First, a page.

- describes the two groups by which all Toda clans (15) are divided
- among the Todas
= Tharthar and Teivali
- Rivers was most proud of The History of Melanesian Society,
2 Vols. (1914 Cambridge University Press; Reprinted,
Humanities Press, 1968)
- Spindler G. 1955. Sociocultural and Psychological
Processes in Menomini Acculturation. Berkeley: Univ. Calif. Press.
- Spindler L. 1962. Menomini Women and Culture Change:
Memoir 91. Menasha, WI: Am. Anthropol. Assoc.
- -- Somalians
- the Toda practice "adelphic," or "fraternal,"
- the "bow and arrow ceremony"
- pater (sociological father) vs. genitor
- Rivers thought it was a "survival" from
- dairy shrines were run by dairymen who were also priests "dairymen
- Rivers recognized that these highly ritualized buffalo
cults were also a religion
- notions of "purity" dominate their lives
- Rivers' work among the Toda never really involved a "total
immersion" in their culture
- Rivers, among the Todas, was an observer
- he felt no need to participate
- he was never far from "his own kind of people"
Island, Torres Straits (off the southern coast of New
- brought with him instruments to measure visual acuity
and spacial and color perception
dimensions of color
- RGB: red / green
- HSV: hue / saturation
- kind of color
- tells where along the spectrum the color lies
- saturation / chroma
- the amount of color
- how pure
the color is
- strong / washed out
- value / lightness
- how bright
the color is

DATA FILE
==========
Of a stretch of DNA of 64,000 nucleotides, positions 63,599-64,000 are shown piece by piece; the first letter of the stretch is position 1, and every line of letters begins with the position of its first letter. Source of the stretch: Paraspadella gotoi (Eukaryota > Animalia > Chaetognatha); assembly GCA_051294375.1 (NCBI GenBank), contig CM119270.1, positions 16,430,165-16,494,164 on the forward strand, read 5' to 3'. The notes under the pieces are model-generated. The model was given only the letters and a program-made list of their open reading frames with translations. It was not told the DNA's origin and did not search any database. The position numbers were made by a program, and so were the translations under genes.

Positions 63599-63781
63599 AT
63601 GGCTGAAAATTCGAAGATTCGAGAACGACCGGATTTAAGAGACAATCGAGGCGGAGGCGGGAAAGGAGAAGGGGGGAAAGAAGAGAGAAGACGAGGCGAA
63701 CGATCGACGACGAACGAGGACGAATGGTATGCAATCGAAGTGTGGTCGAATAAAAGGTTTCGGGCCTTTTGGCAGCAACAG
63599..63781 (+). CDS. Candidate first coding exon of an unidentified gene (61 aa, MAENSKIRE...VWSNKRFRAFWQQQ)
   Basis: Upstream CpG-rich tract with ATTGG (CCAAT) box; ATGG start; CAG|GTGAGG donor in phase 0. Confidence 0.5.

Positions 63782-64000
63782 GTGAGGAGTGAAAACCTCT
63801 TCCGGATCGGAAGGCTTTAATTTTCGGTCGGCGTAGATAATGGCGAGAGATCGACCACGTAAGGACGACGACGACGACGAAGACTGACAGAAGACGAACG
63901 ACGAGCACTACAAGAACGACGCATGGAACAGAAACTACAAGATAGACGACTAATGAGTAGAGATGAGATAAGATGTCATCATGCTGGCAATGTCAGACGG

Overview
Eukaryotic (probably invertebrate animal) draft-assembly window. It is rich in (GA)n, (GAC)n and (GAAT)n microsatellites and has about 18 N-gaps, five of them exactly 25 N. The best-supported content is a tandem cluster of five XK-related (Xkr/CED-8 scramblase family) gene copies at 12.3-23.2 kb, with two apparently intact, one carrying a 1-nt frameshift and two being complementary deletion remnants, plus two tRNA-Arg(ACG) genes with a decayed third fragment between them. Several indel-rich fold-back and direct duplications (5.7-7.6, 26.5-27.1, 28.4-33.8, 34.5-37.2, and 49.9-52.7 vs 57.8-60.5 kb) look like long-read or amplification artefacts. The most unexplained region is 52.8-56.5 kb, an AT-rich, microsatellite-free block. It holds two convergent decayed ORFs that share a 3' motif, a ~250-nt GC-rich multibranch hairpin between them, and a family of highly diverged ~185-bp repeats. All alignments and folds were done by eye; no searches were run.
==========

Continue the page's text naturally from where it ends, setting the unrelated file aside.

- the amount
of white that is mixed in
with the color
- India (Todas)
- Alfred Cort Haddon
- "Without Rivers what came after 1922 would not have been
- Culture and Personality studies are devided into two parts,
"those which came before Rivers, and those which came
- "He represents a landmark in the sense that
if you came behind Rivers there is one kind of science,
and if you came after, there is another."
- Rivers thought of the Toda's "giving of the bow"
as a "survival" from the past
- Grafton Elliot
- developed the theory of diffusionism which saw Egypt as the
source of all civilization
References and Resources:
The poem on kinship in the video, said to be written by
C. E. Fox, missionary and ethnographer friend of Rivers, appears
on pp. 43-44 of the Sutton revised 1997 edition (Sutton Publishing,
Ltd., Gloucestershire, England).
Doctor took his book in hand
His pen was in his finger
His foot was on a foreign strand --
But there I need not linger.
"Now how," said he, "if I may ask
About your cousin's mother
Would she attempt the simple
Of speaking of your brother?
Ah yes, just so, ut if she were
Your mother's uncle's sister
How would your cousin's sister's aunt
Address her when she kissed her?
Yes that's a point I meant to add
Your nephew's cousin's father
If he an uncle's sister had
(And neither of the two were mad)
Would he respect her rather?
But if your father's cousin's niece
(His brother's cousin's mother)
Were married to your father's son
Would he be called your brother?
Indeed, now this if it be so
Is very interesting
And really should not be I think
The subject of your jesting.
For if your father's mother's son
Were nephew to your mother
I really cannot understand
Why she should call him "brother."
Alas, Alas, for just before
The doctor's mind could grip her
A shout of laughter issued from
The Cabin of the Skipper.
and Social Organization: An Interactive Tutorial --
Select Bibliography of Sources on Torres Strait --
Professor Clive Moore
TODAS -- W. H. R. RIVERS